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Web search for nudity is 'fair use'

December 04, 2007|Dawn C. Chmielewski | Times Staff Writer

The U.S. 9th Circuit Court of Appeals on Monday reaffirmed its earlier support for the socially redeeming value of searching the Internet for nudie pictures.

The San Francisco court, in reviewing a case it initially considered in May, reiterated its finding that Google could display tiny versions of photographs by Perfect 10 Inc., a Beverly Hills-based adult publisher, in search results, even when those images were copyrighted.

The court focused on the legal question of which party holds the burden of proving whether Google's use of Perfect 10's images constituted a "fair use" under copyright law. Fair use is a defense that allows the use of copyrighted works, under certain circumstances, without the owner's consent.

The appeals court initially said Perfect 10 had the burden of proving that Google couldn't make its case. It corrected itself Monday, saying it was up to Google to articulate its defense, even in a case such as this one, which dealt with whether the courts could issue a preliminary injunction.

Nevertheless, the court said, Google met that test. The justices ruled that a larger public interest in searching for information -- or, in this case, images of partially clad women -- amounted to a "transformative use" that trumped Perfect 10's copyright claims.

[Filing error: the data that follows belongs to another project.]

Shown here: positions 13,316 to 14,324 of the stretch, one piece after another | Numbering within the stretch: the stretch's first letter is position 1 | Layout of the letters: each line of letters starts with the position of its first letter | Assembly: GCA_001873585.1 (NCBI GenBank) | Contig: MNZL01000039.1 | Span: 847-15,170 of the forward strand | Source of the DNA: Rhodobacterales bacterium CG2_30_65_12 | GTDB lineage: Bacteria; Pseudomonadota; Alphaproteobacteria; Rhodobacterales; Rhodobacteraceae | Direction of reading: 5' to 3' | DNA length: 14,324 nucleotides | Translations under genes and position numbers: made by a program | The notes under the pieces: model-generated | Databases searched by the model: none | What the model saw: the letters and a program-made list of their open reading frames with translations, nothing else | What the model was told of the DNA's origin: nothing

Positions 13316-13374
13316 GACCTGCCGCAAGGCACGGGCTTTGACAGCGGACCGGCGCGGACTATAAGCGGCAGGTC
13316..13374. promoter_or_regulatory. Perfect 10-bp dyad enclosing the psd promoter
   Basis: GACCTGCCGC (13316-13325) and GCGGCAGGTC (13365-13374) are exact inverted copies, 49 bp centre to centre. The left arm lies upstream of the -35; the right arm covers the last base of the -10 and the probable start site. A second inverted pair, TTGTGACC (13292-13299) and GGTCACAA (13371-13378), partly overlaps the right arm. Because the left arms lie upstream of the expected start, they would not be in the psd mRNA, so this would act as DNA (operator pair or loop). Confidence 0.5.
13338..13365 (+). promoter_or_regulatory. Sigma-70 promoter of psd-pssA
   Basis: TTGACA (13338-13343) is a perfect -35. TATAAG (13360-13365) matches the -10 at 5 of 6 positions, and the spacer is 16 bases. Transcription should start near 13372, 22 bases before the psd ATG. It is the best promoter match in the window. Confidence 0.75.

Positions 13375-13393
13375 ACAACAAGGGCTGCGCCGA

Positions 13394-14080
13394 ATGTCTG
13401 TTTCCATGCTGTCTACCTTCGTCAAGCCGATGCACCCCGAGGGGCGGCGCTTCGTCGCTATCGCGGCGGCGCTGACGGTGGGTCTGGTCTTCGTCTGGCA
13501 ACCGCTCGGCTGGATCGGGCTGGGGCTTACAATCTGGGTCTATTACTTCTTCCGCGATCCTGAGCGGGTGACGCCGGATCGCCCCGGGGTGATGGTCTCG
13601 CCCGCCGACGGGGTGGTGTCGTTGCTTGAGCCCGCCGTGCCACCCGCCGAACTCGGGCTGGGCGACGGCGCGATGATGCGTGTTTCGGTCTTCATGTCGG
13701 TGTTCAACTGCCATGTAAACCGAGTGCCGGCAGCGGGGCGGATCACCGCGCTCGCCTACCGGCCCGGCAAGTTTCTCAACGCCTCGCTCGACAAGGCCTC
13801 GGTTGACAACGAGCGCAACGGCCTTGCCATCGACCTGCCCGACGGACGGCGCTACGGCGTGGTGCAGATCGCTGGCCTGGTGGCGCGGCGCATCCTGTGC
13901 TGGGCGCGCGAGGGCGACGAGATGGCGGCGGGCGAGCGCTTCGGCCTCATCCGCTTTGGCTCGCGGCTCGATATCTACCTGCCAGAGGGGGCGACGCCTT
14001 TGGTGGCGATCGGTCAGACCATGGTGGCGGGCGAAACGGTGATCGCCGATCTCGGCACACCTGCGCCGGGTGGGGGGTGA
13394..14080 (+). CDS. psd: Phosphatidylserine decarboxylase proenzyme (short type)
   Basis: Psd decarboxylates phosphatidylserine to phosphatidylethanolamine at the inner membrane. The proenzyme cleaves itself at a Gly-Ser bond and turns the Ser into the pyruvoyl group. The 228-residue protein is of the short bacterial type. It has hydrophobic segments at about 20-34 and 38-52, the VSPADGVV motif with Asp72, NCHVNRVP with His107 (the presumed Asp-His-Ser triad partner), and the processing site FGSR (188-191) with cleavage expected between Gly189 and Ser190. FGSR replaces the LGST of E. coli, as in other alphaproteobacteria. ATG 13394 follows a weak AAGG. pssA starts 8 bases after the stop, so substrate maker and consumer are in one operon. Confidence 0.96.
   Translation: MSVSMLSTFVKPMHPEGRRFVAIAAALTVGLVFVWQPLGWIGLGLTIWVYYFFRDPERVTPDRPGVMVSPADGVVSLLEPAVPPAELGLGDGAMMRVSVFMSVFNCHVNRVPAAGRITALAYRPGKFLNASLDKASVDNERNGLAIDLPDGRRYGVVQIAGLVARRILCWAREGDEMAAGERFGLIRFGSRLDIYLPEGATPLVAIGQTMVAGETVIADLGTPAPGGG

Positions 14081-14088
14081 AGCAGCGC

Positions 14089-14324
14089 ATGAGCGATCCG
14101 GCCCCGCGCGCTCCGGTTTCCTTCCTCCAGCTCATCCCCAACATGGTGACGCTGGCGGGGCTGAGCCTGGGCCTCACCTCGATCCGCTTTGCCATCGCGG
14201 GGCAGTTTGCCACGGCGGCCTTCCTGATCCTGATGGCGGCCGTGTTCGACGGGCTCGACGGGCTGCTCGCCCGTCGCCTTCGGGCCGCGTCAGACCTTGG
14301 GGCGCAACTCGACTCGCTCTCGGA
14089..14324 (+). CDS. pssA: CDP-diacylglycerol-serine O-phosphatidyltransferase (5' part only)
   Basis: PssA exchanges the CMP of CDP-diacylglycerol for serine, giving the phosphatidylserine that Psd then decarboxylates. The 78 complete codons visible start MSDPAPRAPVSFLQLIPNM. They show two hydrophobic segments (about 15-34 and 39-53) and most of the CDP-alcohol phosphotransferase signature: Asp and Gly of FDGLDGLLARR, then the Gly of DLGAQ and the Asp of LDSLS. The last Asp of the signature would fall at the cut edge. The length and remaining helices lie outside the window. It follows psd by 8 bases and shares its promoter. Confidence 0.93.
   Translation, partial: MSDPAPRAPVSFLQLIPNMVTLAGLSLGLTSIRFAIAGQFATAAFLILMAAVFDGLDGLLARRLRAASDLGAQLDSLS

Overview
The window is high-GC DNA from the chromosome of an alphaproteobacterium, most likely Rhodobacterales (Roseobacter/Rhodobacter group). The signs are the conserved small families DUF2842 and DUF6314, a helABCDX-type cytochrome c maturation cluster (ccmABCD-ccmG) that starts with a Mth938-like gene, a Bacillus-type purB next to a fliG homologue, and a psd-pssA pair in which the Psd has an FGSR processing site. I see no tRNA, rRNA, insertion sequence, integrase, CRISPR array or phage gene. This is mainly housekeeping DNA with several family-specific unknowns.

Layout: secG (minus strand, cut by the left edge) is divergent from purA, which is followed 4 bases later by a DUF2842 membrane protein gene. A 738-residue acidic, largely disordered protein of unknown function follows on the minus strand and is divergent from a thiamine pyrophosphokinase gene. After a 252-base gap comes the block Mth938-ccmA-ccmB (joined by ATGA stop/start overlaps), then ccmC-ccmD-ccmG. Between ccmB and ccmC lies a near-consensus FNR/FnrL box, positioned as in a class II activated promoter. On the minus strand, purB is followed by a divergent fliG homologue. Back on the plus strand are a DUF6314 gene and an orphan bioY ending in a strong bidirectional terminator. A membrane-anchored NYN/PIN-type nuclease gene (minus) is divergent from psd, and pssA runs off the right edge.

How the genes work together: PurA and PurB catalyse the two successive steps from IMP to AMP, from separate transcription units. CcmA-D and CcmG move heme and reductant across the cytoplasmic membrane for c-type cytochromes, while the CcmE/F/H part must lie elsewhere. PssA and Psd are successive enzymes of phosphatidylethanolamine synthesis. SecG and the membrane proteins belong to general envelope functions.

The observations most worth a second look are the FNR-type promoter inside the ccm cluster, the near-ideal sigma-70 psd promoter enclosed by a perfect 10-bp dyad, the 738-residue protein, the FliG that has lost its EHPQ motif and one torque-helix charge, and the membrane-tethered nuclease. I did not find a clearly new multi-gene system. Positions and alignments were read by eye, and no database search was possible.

The small legal tweak did not change the appeals court's original May decision.

The court overturned part of a ruling by the U.S. District Court in Los Angeles, which had found that Google's thumbnail-sized images of Perfect 10's nude models constituted infringement. The lower court imposed an injunction barring the use of the images, but the appeals court invalidated that decision.

It also asked the district court to reconsider the question of whether Google or Amazon .com Inc., which also was named in the suit, could be held liable for damages because they linked to websites that displayed Perfect 10's copyrighted images without permission. The 9th Circuit judges wrote that the lower court erred and needed to consider whether the search engines knew of the infringement but failed to take simple steps to stop it.

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dawn.chmielewski@ latimes.com

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